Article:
Comparing non-signers to their signing cousins

By age two, the average non-signing toddler carries a vocabulary of around 50 words. These words are spoken of course since they haven’t been given the power to sign. The average signing toddler, however, will have a vocabulary of 150-300 words, some of which will be spoken and others signed. This is very significant especially moving forward. For now, let’s just point out that as far as language and vocabulary goes, there is no practical difference between a signed word and a spoken word. According to development, they are both the exact same and utilize very similar neural pathways in a baby’s brain. To make this clear, you wouldn’t say that a deaf person has a vocabulary of zero, would you? Therefore, all words, spoken or signed, count in a baby’s vocabulary. When a person can communicate a sign, they understand what it means and what performing the sign can do for them.

So why is having up to three times as many words in a two-year-old signing baby’s vocabulary over a non-signing baby so important? Well the simple answer is that it’s moving everything forward by just that much. Vocabulary growth is a cumulative event and also happens exponentially. Therefore, it starts off slowly, perhaps adding a sign each month but once a sufficient base of words exist, new words are added weekly and then at around 15-30 signs, words can be added every other day or even daily referred to as the signing explosion. True exponential grow usually happens at around 30-60 words at 14 months of age. The natural progression of course, is to then start combining words into sentences which is another milestone altogether. Sentences are a natural progression of having a large enough vocabulary to form meaning by coupling words.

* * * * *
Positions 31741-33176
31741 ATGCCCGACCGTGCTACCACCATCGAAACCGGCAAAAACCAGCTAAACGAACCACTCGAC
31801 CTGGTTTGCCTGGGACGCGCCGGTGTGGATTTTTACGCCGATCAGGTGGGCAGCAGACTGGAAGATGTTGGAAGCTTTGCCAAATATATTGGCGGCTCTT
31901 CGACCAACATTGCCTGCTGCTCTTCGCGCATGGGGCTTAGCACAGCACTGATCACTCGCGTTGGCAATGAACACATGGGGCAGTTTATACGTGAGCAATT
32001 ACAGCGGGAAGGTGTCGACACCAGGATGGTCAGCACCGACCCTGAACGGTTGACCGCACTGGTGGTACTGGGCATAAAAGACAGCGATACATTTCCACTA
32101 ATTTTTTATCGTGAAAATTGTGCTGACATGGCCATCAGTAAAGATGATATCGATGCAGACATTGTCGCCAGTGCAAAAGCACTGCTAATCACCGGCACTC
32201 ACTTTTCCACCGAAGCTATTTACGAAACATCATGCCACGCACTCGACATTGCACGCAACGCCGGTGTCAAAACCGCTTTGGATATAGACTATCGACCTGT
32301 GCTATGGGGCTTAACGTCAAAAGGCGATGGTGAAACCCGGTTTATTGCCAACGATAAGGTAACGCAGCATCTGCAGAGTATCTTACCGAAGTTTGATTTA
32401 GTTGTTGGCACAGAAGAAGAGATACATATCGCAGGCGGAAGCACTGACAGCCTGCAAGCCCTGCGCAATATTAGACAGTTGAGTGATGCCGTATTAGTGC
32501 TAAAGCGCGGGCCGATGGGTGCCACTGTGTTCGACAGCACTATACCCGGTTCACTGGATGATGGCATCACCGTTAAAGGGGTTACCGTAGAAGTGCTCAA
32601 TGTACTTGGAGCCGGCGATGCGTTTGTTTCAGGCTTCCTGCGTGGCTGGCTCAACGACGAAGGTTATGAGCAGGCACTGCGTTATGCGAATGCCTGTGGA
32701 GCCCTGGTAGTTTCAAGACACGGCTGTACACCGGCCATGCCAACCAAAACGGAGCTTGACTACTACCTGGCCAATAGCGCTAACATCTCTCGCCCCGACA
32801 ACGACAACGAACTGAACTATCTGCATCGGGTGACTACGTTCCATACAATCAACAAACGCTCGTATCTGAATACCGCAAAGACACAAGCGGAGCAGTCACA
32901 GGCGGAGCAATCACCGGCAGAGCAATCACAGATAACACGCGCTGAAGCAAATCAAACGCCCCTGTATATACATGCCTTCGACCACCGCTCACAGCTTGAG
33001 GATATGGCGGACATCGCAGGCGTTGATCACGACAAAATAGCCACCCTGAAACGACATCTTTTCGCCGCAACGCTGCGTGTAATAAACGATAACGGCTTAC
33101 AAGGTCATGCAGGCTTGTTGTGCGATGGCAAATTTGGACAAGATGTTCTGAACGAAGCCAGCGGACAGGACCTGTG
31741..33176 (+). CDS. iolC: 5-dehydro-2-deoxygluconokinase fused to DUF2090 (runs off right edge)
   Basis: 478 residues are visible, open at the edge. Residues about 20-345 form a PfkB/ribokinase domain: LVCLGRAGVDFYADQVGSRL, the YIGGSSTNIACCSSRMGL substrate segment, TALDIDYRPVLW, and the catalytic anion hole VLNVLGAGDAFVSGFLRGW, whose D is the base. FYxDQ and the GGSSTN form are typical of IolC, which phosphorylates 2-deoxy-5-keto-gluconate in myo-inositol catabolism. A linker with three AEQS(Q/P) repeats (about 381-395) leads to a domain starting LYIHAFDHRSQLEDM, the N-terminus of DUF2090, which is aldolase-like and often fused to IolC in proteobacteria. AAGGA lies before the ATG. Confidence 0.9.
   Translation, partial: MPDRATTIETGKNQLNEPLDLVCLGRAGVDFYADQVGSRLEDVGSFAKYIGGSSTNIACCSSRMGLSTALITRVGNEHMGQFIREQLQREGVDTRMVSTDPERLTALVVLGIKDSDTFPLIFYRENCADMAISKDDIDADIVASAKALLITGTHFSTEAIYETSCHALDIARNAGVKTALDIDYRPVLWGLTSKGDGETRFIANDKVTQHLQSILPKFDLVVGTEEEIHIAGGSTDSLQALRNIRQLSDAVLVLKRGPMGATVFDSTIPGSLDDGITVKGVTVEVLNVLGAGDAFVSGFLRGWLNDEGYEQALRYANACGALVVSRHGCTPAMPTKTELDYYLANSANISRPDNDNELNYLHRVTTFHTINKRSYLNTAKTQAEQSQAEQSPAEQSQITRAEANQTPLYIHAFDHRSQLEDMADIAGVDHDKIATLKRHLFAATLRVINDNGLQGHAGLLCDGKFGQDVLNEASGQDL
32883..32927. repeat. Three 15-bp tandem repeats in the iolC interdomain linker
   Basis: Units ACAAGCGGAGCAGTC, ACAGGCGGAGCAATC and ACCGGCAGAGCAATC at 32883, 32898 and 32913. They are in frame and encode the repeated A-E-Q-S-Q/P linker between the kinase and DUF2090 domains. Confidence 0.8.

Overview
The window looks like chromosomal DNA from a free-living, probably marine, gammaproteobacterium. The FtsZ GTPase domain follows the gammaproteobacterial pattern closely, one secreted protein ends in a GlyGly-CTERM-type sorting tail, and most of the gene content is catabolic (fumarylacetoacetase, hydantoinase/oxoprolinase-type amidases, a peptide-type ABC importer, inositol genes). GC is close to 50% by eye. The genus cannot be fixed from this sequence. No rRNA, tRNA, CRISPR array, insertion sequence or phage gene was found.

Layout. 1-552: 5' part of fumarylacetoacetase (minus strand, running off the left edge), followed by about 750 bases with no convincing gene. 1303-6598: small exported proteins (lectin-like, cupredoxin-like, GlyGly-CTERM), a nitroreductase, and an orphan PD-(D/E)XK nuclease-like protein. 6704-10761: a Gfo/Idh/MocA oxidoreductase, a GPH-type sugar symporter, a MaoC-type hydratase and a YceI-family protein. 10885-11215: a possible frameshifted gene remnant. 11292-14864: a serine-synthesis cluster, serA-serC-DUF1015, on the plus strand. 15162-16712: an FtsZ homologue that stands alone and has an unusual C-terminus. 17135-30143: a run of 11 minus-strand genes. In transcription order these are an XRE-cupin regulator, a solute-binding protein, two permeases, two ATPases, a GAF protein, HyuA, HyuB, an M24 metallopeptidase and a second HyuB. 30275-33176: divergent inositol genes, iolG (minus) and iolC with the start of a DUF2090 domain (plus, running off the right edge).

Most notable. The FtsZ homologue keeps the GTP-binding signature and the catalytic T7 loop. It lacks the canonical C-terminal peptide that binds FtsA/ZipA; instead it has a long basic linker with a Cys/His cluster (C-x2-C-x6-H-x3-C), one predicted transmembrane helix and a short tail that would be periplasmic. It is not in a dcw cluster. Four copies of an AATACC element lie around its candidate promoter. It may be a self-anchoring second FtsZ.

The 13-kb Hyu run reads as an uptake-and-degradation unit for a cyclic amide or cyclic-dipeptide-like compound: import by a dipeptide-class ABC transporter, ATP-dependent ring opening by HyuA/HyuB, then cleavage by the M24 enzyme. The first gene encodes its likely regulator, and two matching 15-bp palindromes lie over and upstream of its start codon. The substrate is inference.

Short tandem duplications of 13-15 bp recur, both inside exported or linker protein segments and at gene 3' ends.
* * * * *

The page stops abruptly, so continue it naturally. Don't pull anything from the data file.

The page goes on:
Signing helps babies reach the critical level where exponential growth can happen sooner. This threshold is what makes signing so effective because once the critical level is reached, vocabulary growth expands, and for signing babies, this communication milestone is brought forward by a significant degree over non-signing babies. In fact, as signing babies enter the exponential stage, non-signing babies are just beginning to add their first few words. Why wait until a baby’s physical capacity has caught up to their processing abilities? Why not give them the tool to start communicating right away.

Above: The story of the broken airplane! Then I show you a technique for teaching the sign for BREAK by using a stick we found outside.

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